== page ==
As you walk around shopping before and after the holidays, the distant cries of mothers shush their babies. On Twitter, whiny millennials fight about the phrase “Happy Holidays.” Boomers hold up the check-out line, complaining about all the young people around and “things not being the same as they were back in my day.” Everyone seems to complain but which one is the worst? Which generation throws the biggest temper tantrums?
Babies, the most innocent, are also the least controllable. In the first couple months of life, infants will cry for hours a day. You know that kid at the restaurant that starts crying and won’t settle for the rest of the meal? He could keep going for 6 hours if he wanted. We ought to forgive them, though, as they normally cry because they are tired, hungry, or need attention—I’m sure millennials can relate.
Millennials too are notorious for temper tantrums. Having lost much capacity for rational discussion, they’ve even started chaining themselves to cars to enact policy change, I guess. Let’s not forget the “safe spaces” they started on campuses and that they are the biggest vaccine skeptics. The deficit therein could stem from the fact that millennials are the least informed about the news but we can make fun of millennials all day; they had to learn this from somewhere.
Boomers, the oldest generation here, are equally guilty of tantrums. Boomers of note include the “Karen” at the restaurant who yells at the waiter about the food they didn’t cook. They make snide remarks about the younger generations being “snowflakes” but themselves throw a fit whenever an ‘ok boomer’ meme appears. Many HR departments warned against this phrase in fear of a lawsuit. Let’s not even start with all their questions about how to use a phone.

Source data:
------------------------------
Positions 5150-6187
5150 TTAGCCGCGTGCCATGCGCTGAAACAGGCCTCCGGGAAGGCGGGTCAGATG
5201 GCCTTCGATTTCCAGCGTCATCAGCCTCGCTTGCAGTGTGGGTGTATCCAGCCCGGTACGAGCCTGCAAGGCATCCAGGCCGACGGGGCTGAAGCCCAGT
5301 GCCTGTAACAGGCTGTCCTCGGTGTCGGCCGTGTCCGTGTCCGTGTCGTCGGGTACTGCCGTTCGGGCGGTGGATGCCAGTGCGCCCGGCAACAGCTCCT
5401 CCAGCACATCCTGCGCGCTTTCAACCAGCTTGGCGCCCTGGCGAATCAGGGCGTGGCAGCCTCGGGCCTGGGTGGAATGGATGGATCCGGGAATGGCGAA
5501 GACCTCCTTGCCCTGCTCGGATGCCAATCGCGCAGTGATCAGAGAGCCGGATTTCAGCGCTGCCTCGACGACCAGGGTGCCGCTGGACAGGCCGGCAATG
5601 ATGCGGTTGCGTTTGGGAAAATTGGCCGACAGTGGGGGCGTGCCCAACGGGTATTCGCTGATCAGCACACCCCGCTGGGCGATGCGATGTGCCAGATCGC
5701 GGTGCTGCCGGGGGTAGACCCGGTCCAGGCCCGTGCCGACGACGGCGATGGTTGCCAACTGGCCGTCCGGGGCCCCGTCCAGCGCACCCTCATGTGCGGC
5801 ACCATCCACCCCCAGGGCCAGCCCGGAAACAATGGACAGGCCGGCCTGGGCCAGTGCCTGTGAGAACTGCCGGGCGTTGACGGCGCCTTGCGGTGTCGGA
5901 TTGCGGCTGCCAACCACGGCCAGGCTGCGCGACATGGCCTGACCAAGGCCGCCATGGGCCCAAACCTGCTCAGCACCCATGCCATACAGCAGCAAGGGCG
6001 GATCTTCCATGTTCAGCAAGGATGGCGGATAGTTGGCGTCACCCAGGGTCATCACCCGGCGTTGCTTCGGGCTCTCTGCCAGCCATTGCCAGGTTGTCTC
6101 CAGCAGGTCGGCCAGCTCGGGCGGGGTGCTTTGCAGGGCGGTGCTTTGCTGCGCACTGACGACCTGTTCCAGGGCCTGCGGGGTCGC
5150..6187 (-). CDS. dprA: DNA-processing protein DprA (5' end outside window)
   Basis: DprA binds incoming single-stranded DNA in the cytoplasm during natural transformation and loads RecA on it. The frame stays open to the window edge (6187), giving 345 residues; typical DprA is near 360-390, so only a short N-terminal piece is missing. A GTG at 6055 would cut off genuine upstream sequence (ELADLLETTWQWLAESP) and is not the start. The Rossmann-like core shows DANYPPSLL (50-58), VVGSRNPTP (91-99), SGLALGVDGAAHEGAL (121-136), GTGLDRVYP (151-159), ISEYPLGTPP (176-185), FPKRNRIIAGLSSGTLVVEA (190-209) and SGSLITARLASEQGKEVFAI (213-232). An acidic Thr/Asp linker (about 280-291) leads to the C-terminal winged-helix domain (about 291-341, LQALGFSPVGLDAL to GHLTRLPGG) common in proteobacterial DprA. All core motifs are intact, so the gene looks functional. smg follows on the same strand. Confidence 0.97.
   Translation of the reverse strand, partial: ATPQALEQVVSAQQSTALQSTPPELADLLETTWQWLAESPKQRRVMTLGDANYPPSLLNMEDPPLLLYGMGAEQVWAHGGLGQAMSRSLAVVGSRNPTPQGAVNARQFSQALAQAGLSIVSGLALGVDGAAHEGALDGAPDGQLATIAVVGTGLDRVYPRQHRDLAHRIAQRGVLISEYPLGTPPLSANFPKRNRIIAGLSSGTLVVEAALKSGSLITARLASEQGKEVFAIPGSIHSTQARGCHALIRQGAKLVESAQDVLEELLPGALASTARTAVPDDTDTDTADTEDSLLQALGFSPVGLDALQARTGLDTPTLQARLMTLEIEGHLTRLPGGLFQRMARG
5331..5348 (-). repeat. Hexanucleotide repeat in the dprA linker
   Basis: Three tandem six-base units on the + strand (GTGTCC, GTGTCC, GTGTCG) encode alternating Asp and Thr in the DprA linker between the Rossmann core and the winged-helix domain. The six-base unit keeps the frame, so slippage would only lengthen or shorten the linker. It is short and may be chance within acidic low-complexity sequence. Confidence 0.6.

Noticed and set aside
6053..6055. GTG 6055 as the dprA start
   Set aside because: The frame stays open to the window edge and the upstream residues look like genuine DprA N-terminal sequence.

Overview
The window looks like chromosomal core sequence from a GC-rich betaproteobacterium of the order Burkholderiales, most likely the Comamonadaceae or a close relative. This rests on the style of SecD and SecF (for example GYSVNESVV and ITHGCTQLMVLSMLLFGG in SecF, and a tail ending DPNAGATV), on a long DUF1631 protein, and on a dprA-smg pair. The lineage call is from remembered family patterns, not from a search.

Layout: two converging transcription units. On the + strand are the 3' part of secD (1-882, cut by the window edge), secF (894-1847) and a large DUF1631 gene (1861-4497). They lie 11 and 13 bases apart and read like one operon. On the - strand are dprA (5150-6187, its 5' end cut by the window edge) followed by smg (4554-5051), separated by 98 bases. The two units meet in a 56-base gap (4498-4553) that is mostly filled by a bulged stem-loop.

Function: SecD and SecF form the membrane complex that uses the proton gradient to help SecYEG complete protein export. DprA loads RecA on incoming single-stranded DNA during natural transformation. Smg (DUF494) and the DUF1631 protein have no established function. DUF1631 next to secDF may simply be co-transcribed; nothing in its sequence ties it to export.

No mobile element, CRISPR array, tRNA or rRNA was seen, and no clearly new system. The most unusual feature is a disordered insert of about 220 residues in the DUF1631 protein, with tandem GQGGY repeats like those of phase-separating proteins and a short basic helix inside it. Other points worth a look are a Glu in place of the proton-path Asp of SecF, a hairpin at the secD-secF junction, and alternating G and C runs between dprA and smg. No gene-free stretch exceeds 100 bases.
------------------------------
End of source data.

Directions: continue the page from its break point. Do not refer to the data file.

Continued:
That brings me, finally, to my own generation: Gen Z. The new scapegoat for societal problems, we are on technology a bit too much and do weird dances on TikTok, yes, but we are an ambitious generation. Generation Z is one of the most entrepreneurial generations with 72% of high school students wanting to start a business someday. We are both skeptical and knowledgeable when it comes to technology. Generation Z is four times more likely than millennials to think that a person shouldn’t get a smartphone until age 13 and are more concerned than millennials about putting credit card information online.
Who throws the biggest tantrum? Babies cry a lot but that whole inability to talk gives them a pass. Millennials have lost the capacity for rational discussion but came to the workplace during the Great Recession. Boomers complain about the younger generations and society today, forgetting that they helped to lay the foundation. Each generation will have its flaws and try to shirk the blame. In reality, all of this blaming misses the important questions: what are the problems that are unique—though not better or worse—facing each generation and how can they be overcome?
The views expressed in this article are the opinion of the author and do not necessarily reflect those of Lone Conservative staff.